\\ To run this example, replace the fictitious CMK ARN with a valid value.

$ cmkArn=arn:aws:kms:us-west-2:111122223333:key/1234abcd-12ab-34cd-56ef-1234567890ab

$ aws-encryption-cli –encrypt \

                 –input hello.txt \

                 –master-keys key=$cmkArn \

                 –metadata-output ~/metadata \

                 –encryption-context purpose=test \

                 –output .

To understand the basics with more examples, please see this documentation page.


AWS KMS service allows you to bring data protection topic for your application on the next level. If an application keeps some sensitive information in the database or any other storages, potentially it can be stolen. Thus, keeping the data in a plain format or an insufficient level of encryption, potentially provides a way to still it and decrypt. Especially, if encryption keys are stored along with the data. With AWS KMS service you can encrypt everything including encryption keys itself. And keep your master key out of an application.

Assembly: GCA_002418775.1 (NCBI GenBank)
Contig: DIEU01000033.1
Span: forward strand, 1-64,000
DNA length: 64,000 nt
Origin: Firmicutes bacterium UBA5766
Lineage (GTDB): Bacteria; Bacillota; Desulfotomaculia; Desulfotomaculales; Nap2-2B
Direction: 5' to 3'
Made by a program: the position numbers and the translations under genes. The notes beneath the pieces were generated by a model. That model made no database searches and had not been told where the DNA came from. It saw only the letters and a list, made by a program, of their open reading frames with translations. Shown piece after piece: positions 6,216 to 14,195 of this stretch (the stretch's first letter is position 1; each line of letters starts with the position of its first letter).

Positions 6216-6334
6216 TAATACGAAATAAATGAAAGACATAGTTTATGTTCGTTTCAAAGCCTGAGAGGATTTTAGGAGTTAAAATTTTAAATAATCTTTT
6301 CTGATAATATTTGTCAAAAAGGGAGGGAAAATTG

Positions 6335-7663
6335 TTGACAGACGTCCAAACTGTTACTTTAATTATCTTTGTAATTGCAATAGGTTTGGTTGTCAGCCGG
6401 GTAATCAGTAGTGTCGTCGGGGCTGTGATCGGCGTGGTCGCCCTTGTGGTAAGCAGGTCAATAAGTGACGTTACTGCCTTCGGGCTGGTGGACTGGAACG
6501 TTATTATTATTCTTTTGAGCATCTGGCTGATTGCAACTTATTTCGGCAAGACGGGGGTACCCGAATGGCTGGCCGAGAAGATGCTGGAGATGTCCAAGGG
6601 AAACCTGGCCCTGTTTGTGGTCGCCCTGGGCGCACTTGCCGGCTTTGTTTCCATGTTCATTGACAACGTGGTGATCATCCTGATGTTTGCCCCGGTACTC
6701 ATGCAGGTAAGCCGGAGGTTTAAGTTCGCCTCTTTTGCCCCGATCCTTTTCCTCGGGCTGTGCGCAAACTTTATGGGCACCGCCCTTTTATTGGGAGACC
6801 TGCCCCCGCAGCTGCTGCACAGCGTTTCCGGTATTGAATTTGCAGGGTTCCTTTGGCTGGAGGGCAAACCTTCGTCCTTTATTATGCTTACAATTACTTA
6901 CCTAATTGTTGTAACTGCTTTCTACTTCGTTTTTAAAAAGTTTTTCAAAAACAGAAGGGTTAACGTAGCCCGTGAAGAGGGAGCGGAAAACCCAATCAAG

An additional level of protection can be achieved by using AWS KMS service with conjunction with AWS SecretManager service which can keep all the credentials you have in secured place and in secured form. For example, you can move all the passwords from configuration files to AWS SM service and load it in an application at runtime.

Such a conjunction allows to achieve proper security and data protection. No sensitive information like passwords is present neither in files nor database. All the sensitive data is encrypted including encryption key. Only you need is to properly protect AWS API credentials on the server.

Regarding pricing, AWS KMS includes 20 000 free requests per month and 1 USD for each master key. AWS SM is free during the first month of use. Then, it costs 0,05 USD for 10 000 API calls and 0,40 USD for a single confidential point of information.